- Architect In Charge:Christina Luk
- Design Team:Yiren Ding, Vivi Du, Coca Gao, Edoardo Nieri, Haixin Wang, Weifeng Yu
- Client:Fresh Mart
- Construction:Sendu Construction and Decoration Co., Ltd.
- Display Furniture:Foshan Xingda Shelf Co., Ltd.
- Loose Furniture:Woteng Furniture
- VI:Shanghai RONG Design and Consulting Company
Text description provided by the architects. The concept of supermarket was born as a by-product of the fast-paced lifestyle in the United States back in the 1930s. Most supermarkets in China adopt the conventional spatial model based on efficiency but often lack a memorable character. Commissioned by Fresh Mart, a new brand established in Changsha, to design its store identity, Lukstudio has reinterpreted elements from common Chinese markets and street booths, giving the familiar typology an unfamiliar facelift.
Located next to several residential compounds in the new CBD of Changsha, the given irregular site comes with two entrances, one facing the Pingsha street and the other connecting to the Hi Park Mall. Throughout the supermarket, a wooden frame is used as an infrastructure that ties all the different sections: fresh vegetables, fishmonger, butchery, dry goods, restaurant, cafe and bakery. Each section is then characterized by an assembly of relevant features or textures.
The street facade and the nearby dry goods section are marked by stacking milk crates which convey a sense of order among the busy racks and double as spectacular lanterns at night. At the fruit and vegetable section, the idea is to create the experience of walking down the aisles in a local Chinese outdoor market, a series of metal mesh canopies mimicking tarpaulin is the key feature. At the corner where the butchery turns into the fishmonger, apart from a lively wall graphic linking the sections, a material gradation along the counter intends to smooth the transition. Inspired by the sturdy chopping board often used by butchers, wooden blocks of different depths line the meat section and gradually change into waterproof stone finish surrounding the self-serviced fish tanks.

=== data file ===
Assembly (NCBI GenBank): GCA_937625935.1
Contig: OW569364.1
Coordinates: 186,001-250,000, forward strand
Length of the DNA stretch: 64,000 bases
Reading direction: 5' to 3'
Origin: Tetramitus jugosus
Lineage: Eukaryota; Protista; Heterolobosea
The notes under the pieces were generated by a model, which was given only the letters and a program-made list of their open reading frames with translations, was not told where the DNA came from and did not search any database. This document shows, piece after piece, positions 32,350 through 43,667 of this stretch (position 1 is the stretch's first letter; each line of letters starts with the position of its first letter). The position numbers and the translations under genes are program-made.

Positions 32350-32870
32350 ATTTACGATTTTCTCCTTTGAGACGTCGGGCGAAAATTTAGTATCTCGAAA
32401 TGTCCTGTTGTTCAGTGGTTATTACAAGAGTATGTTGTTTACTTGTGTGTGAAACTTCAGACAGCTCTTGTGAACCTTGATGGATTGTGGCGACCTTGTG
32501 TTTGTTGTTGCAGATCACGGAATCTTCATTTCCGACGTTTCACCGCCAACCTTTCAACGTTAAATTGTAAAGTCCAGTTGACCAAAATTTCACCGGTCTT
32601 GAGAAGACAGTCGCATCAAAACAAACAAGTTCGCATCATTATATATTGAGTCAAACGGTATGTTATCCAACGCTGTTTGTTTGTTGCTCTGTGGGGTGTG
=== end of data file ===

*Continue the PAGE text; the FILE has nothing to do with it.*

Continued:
The restaurant is conceived as an open-air street food stall. Hovering over an array of refrigerated goods and seating, the wooden frame structure here transforms into an ad-hoc pitched roof with the addition of corrugated panels. Lattice screens are used as a visually permeable barrier between dining and shopping, but also a unifying texture wrapping around counters and equipment. Bamboo tables, rattan chairs and flagstone pavers together compose a Chinese vernacular, recalling the memory of having humble yet authentic dishes at an outdoor local joint.
Following the flagstone pavement, the “open-air” food stall leads to a more intimate bakery and café area. By replacing corrugated panels into purlin structure, the wooden frame gives form to a gable-roof cabin, optimizing the original low-ceiling space into a cozy hangout with terraced seating. At the bakery cabin, a grid extends from the gable-roof structure and becomes the framework of an orderly bread display. At the check-out area, molded strawboard with a weaving profile is used to line the counter front and the menu above. Its natural warm tone and rich texture help compose the overall welcoming ambience.
With the proliferation of e-commerce, ordering online grocery has become a norm in China. The purpose of a physical supermarket therefore is no longer about providing convenience but experience. It should be a platform where customers learn about new knowledge on food and preparation; it could grow a community where the elders pass on lifestyle tips to the youths; it is simply a place to be social and meet others. By creating vernacular ambience in a modern supermarket, Lukstudio wishes to reinforce the collective memory of a vivid Chinese marketplace.